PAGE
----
Millennial Investors Trust Wall Street More But Invest Less In Stocks

Millennial Investors Trust Wall Street More But Invest Less In Stocks

Young, wealthy investors are less likely to invest in the stock market and more likely to put their money into alternatives, signifying a much more open-minded approach than the generation preceding them, according to a recent poll conducted by iCrowd, a social networking site for investors.

Millennial Investors Trust Wall Street More But Invest Less In Stocks

Young investors diversify portfolios

The survey found that young, accredited investors (age 18 – 29) allocate less than 30 percent of their portfolios into equities, compared to the 48 percent of older investors (age 45 – 60). Younger investors also put an average 7 percent of their portfolios into private equity and another 7 percent into hedge funds, compared to just 4 and 2 percent respectively among older investors.  There was also a greater willingness to invest directly in private companies, 49 percent compared to 21 percent.

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The easy assumption would be that Millennials are cynical about Wall Street, but the survey actually found the opposite. Only about a fifth of young investors believe that Wall Street firms work for their clients’ best interests, but that drops to just ten percent when asking investors age 45 – 60. Younger people are less cynical about the stock market, but they are also less cynical of other investment opportunities and are choosing to diversify more widely.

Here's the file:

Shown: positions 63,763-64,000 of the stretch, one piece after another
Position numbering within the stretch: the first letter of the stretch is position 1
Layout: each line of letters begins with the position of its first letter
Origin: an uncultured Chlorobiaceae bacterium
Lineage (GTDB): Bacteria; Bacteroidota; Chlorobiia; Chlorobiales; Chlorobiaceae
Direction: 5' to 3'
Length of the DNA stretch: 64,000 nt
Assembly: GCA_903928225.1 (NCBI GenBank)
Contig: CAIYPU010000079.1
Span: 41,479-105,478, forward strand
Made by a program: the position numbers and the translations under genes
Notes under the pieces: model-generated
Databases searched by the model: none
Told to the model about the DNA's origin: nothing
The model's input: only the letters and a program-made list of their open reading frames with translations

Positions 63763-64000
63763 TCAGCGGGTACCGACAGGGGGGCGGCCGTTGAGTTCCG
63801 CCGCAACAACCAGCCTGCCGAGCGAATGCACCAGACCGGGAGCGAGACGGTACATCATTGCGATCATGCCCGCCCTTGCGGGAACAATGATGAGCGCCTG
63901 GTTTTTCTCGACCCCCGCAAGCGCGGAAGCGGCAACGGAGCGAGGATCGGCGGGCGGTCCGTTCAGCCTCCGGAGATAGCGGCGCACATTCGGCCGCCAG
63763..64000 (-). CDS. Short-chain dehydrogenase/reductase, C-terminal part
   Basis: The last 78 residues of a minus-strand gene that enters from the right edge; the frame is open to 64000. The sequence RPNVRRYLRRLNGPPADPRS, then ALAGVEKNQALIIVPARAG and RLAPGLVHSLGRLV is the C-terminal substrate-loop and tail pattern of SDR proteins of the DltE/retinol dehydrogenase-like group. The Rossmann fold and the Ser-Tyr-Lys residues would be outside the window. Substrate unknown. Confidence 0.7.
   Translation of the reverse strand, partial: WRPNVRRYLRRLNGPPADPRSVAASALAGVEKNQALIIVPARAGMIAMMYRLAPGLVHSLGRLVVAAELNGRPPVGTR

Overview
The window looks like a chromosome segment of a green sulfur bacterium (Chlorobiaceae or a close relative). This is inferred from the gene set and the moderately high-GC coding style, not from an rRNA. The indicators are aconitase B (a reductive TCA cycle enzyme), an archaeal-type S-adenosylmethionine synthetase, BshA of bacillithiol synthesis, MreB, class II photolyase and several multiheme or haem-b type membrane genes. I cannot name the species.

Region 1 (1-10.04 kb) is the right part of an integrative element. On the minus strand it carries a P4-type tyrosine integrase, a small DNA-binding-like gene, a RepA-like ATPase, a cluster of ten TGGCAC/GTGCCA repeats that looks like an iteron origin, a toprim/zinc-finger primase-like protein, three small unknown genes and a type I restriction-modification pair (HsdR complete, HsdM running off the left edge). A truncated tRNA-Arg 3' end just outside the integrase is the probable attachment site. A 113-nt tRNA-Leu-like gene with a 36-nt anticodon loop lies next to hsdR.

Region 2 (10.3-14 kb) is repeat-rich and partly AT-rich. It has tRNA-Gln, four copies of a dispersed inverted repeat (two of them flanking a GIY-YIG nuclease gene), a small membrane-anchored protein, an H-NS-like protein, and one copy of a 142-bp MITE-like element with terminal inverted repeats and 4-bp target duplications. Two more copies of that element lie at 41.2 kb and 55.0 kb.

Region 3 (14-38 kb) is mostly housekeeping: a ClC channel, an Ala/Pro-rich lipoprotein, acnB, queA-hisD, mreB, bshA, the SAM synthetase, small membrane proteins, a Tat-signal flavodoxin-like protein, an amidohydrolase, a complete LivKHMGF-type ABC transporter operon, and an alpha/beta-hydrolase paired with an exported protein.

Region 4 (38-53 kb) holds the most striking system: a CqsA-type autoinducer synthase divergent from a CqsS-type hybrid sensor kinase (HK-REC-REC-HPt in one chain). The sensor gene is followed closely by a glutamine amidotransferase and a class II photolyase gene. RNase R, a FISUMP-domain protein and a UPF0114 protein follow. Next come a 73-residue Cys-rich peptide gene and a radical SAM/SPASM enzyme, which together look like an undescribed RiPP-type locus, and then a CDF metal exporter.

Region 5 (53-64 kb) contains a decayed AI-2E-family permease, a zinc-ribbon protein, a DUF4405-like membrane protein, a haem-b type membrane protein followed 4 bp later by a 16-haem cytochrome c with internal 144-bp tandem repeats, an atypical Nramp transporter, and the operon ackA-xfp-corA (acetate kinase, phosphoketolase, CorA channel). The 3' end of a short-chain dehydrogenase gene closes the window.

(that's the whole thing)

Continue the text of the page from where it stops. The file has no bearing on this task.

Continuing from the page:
Facebook generation approach

“When it comes to investing, the Facebook generation takes a less traditional, and much more open approach than their parents did,” said Brad McGee, co-founder of iCrowd. “Young accredited investors are seeking diversified opportunities outside of traditional equities in order to protect and grow their nest eggs.”

The survey only polled accredited investors with over $1 million in investable assets, which doesn’t include your primary residence, or an annual income of more than $200,000. Securities regulations change in September allowing small businesses to advertise directly for capital, but only from accredited investors who can bear the risk (according to the law, anyways).

The iCrowd survey found that 71 percent of accredited investors actually didn’t know that they were accredited or that they eligible to make these types of investments, suggesting that there is a huge untapped markets that small businesses will be able to reach out to directly starting next month.

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Michael has a Bachelor's Degree in mathematics and physics from Boston University and Master's Degree in physics from University of California, San Diego. He has worked as an editor and writer for several magazines. Prior to his career in journalism, Michael Worked in the Peace Corps teaching math and science in South Africa.
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